Eternal security is really all about Jesus and His finished work—and that is permanent. The Gospel, after all, is good news that God has come to do what man can’t, bringing us back to Himself to experience eternal life with Him. Jesus lived the perfect life we can’t live and died the death we deserved to die, and by faith alone He offers each of us a trade, His righteousness for our sin. He became sin for us so that we might become the righteousness of God in Him (2 Corinthians 5:21). Jesus makes us new creations (2 Corinthians 5:17), a permanent work that can’t be undone. No one can snatch us out of God’s hand once He gives us eternal life (John 10:27-30), and nothing can separate us from His love (Romans 8:38-39).
The very idea of being able to lose salvation goes against the nature of the Gospel message. To lose salvation would be to undo Jesus’s finished work in saving us, cleansing us, making us new creations, adopting us, and uniting us as one with Himself. That can’t be done. For some passages that help us see the permanence of Christ’s work, we can look to 1 Corinthians 1:8 which says Jesus will sustain us to the end, blameless on the day He comes, and Hebrews 10:14 which establishes that Jesus not only forgave our past sins by His death on the cross but also did the work required to make us perfect.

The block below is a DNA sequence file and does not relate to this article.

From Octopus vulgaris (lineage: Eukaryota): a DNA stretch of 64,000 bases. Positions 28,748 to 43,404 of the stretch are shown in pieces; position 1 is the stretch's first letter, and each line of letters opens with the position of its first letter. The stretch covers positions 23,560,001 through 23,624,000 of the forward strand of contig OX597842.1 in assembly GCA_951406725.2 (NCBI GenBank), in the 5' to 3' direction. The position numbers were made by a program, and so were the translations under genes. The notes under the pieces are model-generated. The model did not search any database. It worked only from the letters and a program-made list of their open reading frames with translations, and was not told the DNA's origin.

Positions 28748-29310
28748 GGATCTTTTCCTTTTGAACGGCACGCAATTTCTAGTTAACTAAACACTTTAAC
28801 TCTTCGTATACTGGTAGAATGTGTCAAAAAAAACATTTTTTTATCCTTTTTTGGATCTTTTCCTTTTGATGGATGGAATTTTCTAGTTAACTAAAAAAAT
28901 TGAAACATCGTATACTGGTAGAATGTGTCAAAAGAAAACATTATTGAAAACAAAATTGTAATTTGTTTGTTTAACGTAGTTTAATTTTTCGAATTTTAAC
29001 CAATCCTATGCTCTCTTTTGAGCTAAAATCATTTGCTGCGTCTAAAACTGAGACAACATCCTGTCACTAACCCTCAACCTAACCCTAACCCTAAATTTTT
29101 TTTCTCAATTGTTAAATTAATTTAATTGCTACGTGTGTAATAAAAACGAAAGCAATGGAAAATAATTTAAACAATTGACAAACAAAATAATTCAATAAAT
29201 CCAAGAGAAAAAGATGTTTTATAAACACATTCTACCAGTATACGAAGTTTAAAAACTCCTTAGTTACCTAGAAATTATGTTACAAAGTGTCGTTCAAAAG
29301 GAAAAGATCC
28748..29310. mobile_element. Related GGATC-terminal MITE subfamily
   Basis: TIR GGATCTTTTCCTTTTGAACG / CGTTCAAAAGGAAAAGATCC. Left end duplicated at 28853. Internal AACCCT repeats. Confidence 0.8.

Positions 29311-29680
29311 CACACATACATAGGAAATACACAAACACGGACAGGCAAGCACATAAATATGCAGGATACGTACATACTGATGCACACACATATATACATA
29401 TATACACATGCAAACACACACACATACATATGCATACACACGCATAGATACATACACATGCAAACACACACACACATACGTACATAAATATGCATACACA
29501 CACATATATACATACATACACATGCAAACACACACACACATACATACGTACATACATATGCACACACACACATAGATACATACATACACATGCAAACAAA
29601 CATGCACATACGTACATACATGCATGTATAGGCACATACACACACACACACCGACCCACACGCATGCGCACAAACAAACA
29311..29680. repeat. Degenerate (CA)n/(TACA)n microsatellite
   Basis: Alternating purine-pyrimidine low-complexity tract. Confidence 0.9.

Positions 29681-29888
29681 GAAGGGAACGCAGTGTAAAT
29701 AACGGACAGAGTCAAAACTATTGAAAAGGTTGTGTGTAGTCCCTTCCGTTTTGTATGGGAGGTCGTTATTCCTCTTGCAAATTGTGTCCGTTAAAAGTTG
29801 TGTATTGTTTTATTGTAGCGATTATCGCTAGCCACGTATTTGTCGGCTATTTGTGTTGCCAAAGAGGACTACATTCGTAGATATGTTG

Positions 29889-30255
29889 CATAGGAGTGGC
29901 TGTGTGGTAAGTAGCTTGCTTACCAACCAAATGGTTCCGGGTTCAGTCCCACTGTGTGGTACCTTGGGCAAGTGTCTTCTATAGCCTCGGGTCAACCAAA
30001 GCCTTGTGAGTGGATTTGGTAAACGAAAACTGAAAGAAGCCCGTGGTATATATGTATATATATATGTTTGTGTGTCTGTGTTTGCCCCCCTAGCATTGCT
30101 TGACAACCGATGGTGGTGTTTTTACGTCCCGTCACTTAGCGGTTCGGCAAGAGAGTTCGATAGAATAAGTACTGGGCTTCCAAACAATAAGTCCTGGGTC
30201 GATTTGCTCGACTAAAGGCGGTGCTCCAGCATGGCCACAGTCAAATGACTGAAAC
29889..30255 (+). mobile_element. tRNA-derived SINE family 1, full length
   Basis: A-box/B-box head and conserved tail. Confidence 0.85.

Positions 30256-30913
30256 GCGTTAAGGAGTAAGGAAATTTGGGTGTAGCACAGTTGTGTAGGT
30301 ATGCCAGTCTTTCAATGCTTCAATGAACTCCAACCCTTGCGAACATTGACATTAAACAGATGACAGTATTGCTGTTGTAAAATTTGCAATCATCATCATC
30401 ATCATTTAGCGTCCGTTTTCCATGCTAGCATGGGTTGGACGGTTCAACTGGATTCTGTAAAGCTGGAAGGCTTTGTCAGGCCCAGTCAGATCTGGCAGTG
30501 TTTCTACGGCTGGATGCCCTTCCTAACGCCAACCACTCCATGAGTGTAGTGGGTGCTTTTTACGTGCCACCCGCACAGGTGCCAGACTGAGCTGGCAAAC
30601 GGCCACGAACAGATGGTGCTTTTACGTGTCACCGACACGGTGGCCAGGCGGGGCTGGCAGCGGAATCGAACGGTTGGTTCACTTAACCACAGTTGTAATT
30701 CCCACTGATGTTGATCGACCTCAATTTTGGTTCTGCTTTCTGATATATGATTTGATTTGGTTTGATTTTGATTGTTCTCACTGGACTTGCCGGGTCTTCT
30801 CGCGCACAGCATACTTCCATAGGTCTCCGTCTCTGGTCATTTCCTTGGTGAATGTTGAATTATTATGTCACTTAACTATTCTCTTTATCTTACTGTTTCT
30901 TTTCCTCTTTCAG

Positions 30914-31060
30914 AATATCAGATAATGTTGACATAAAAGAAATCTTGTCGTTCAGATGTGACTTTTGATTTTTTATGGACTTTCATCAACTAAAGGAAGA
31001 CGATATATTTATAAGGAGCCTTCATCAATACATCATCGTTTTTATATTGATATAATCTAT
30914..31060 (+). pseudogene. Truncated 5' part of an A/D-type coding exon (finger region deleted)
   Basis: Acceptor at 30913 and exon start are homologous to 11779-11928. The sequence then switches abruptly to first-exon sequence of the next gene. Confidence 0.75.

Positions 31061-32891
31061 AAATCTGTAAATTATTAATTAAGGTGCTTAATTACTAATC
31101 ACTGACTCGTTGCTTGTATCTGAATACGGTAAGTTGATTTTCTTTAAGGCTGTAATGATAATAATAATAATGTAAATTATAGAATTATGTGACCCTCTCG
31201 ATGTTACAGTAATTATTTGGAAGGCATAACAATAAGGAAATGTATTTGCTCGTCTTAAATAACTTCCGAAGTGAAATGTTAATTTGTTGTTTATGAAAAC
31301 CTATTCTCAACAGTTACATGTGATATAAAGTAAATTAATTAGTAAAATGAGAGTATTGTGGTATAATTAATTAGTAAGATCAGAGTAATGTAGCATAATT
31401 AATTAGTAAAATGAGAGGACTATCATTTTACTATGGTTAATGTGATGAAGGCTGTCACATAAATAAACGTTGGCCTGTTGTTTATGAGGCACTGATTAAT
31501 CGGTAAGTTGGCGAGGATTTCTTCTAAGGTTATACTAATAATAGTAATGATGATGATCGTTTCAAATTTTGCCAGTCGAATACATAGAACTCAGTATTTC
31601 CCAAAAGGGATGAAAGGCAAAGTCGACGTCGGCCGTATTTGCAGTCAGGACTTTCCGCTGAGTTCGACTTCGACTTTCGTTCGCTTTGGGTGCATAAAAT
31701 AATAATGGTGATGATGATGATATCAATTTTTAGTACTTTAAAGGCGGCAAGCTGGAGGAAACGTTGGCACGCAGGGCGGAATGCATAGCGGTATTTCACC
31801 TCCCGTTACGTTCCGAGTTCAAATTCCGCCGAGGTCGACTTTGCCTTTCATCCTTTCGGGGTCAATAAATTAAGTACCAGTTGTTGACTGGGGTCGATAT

What about Hebrews 6:4-8?
The Bible does not teach that people can lose salvation once it is gained. Rather, it teaches that salvation is a permanent experience accomplished by God’s grace through faith in Jesus Christ’s finished work alone (Ephesians 2:8-9), and no one can add their works to His to gain salvation, therefore no one can lose salvation by failing to work hard enough. A better understanding of what this particular passage is teaching can be found by reading the context.
In this passage chapter, the writer starts the chapter by saying he wants people to move on from repenting from dead works and believing in Christ. He wants them to mature instead of worrying about getting saved all over again, essentially. He then launches into those controversial verses where it can sound like somebody is losing their salvation, but what it says right after that passage captures the heart of it. He says in verse 9, “Though we speak in this way, yet in your case, beloved, we feel sure of better things, things that belong to salvation.” He’s saying that God’s people he’s writing to don’t have to worry about the scary situation he just described! For them, he’s sure of better things, of salvation.
The following chapters describe to this church how the law couldn’t perfect anyone, so Jesus had to come rescue them and sacrifice Himself as a better sacrifice that would last. The message culminates in a beautiful verse in Chapter 10 that says, “…by a single offering He has perfected for all time those who are being sanctified” (Hebrews 10:14). Jesus didn’t just forgive sins on the cross, He took care of the whole picture, forever perfecting in spirit those who would believe. And you can’t lose that once you have it. What Jesus did, as He said on the cross, is finished! For all time.